A few days ago I received an email from yet another naysayer telling me that I was wrong about self-driving cars and we would not see them in his lifetime.
I don’t recall precisely how I answered, but it was along the lines of “Are you planning on dying in five years?“
Today I received an email from Richard, a more enlightened reader who writes …
Your predictions for self-driving cars and trucks seems to be on track. Looks like interesting times ahead as interest builds.
Uber CEO Wants 500,000 Autonomous Cars In 2020
Richard emailed a link to the Green Car Reports article Uber CEO To Tesla: Sell Me Half A Million Autonomous Electric Cars In 2020.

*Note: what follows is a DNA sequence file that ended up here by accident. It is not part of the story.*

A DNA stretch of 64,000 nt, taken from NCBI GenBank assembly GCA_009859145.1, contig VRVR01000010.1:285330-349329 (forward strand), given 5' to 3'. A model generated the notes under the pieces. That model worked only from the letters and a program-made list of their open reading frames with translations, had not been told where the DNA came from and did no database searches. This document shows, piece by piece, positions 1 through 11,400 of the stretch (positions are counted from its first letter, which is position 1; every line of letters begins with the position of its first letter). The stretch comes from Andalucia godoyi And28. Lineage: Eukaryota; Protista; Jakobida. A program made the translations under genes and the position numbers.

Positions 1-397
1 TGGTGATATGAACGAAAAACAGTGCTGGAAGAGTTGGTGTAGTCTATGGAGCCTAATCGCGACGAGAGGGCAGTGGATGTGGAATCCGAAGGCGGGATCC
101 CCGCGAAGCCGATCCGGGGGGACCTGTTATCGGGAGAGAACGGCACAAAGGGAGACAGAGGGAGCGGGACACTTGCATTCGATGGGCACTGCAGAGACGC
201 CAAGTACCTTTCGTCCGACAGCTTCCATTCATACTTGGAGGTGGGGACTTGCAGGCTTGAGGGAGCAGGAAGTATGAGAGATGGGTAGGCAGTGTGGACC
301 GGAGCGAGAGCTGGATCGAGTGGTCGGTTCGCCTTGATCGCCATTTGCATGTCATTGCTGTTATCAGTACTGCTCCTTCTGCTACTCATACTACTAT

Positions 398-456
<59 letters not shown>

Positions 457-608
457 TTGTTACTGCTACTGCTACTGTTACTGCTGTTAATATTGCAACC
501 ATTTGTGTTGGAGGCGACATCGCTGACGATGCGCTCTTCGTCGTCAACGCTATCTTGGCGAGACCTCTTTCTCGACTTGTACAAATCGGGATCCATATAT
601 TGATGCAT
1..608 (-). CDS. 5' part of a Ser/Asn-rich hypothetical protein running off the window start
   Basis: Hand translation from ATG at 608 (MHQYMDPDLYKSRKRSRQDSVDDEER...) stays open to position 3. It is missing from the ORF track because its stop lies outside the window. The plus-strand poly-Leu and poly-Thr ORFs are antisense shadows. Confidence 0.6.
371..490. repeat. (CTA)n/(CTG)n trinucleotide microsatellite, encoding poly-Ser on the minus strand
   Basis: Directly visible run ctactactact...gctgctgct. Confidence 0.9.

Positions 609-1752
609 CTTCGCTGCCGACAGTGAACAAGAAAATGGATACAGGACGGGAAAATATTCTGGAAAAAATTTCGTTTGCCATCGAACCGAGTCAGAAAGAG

Tesla Motors is one of several automakers planning to put a self-driving car on sale sometime in the next few years, and it already seems to have at least one big fan.
This person isn’t a celebrity owner or safety advocate, but rather the CEO of preeminent ride-sharing company Uber.
If Tesla can build a fully-autonomous car by 2020, Uber CEO Travis Kalanick says his company would buy it. In fact, he’d buy every one Tesla builds.
Yes, all 500,000 electric cars Tesla expects to produce in that year, according to Forbes (via Charged EVs).
That boast comes not directly from Kalanick himself, but from Steve Jurvetson–an early Tesla investor and board member.
Jurvetson relayed what he claimed were Kalanick’s remarks at the recent Top 10 Tech Trends dinner, hosted by the Churchill Club.
Tesla CEO Elon Musk previously said he expects the company to build 500,000 cars per year by 2020.